Technical Data
S0098-30
SARS, Spike Protein (Severe Acute Respiratory Syndrome, SARS-CoV, SARS Associated Coronavirus)
Description:
It has recently been shown that SARS (severe acute respiratory syndrome) is caused by a human coronavirus. Human coronaviruses are the major cause of upper respiratory tract illness, such as the common cold, in humans. Coronaviruses are positive-stranded RNA viruses, featuring the largest viral RNA genomes known to date (27-31 kb). The first step in coronavirus infection is binding of the viral spike protein, a 139-kD protein, to certain receptors on host cells. The spike protein is the main surface antigen of the coronavirus. The glycosilated spike protein (as well as the nucleocapsid protein) can be detected in infected cell culture supernatants with antisera from SARS patients.

Applications:
Suitable for use in Western Blot. Other applications not tested.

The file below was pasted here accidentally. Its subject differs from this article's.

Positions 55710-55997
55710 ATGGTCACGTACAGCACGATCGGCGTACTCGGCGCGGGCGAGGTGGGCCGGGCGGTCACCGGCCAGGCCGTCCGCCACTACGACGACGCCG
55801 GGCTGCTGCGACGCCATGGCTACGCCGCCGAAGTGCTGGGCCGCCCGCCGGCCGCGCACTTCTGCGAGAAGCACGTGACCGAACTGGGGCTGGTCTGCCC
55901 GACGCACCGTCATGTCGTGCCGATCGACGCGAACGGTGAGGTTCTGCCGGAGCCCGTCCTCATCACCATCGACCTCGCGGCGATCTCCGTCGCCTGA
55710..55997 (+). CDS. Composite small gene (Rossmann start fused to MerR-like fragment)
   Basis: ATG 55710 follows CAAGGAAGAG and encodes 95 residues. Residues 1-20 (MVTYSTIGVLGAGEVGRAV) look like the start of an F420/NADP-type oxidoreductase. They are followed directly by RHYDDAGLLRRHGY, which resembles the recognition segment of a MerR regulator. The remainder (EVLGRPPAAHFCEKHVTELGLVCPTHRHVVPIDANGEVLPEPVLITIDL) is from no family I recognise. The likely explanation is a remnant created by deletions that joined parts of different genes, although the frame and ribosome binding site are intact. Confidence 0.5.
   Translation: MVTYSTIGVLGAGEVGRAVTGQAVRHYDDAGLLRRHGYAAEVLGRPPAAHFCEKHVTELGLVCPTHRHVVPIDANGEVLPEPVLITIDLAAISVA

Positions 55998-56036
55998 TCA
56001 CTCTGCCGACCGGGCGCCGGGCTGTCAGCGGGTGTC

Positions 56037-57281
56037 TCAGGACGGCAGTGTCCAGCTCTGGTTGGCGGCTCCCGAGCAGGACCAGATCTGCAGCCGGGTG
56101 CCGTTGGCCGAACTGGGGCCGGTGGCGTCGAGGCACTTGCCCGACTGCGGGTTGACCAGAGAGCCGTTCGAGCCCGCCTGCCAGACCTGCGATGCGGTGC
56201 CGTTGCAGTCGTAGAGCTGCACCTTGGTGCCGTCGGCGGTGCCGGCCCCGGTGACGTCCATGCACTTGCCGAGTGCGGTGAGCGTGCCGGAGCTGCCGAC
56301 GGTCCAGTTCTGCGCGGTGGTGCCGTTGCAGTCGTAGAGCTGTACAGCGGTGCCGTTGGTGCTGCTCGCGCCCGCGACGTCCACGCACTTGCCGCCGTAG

Recommended Dilution:
Western Blot: 1:1000
Optimal dilutions to be determined by the researcher.

Positive Control:
Transfected mouse melanoma cell lysate

Storage and Stability:
May be stored at 4C for short-term only. For long-term storage, store at -20C. Aliquots are stable for at least 12 months at -20C. For maximum recovery of product, centrifuge the original vial after thawing and prior to removing the cap. Further dilutions can be made in assay buffer.
TypeIsotypeCloneGrade
PabIgGSerum
SizeStorageShippingSourceHost
200ul-20CBlue IceRabbit
Concentration:
Not determined
Immunogen:
Synthetic peptides corresponding to amino acids 441-453 of the putative SARS Spike glycoprotein (Genbank accession no. NP_828851).
Purity:
Serum
Form
Supplied as a liquid in PBS, 0.2% gelatin, 0.05% sodium azide.
Specificity:
Recognizes human SARS, Spike Protein (Severe Acute Respiratory Syndrome).
Intended for research use only. Not for use in human, therapeutic, or diagnostic applications.
1. Marra MA, Jones SJ, Astell CR, Holt RA, Brooks-Wilson A, Butterfield YS, Khattra J, Asano JK, Barber SA, Chan SY, et al. Science. 300(5624):1399-1404 (2003). 2. Rota PA, Oberste MS, Monroe SS, Nix WA, Campagnoli R, et al. Science. 300(5624):1394-1399 (2003). 3. Krokhin O, Li Y, Andonov A, Feldmann H, Flick R, Jones S, Stroeher U. Mol Cell Proteomics. May;2(5):346-356 (2003). 4. Snijder,E.J., Bredenbeek,P.J., Dobbe,J.C., Thiel,V., Ziebuhr,J., et al. J. Mol. Biol. 331 (5), 991-1004 (2003).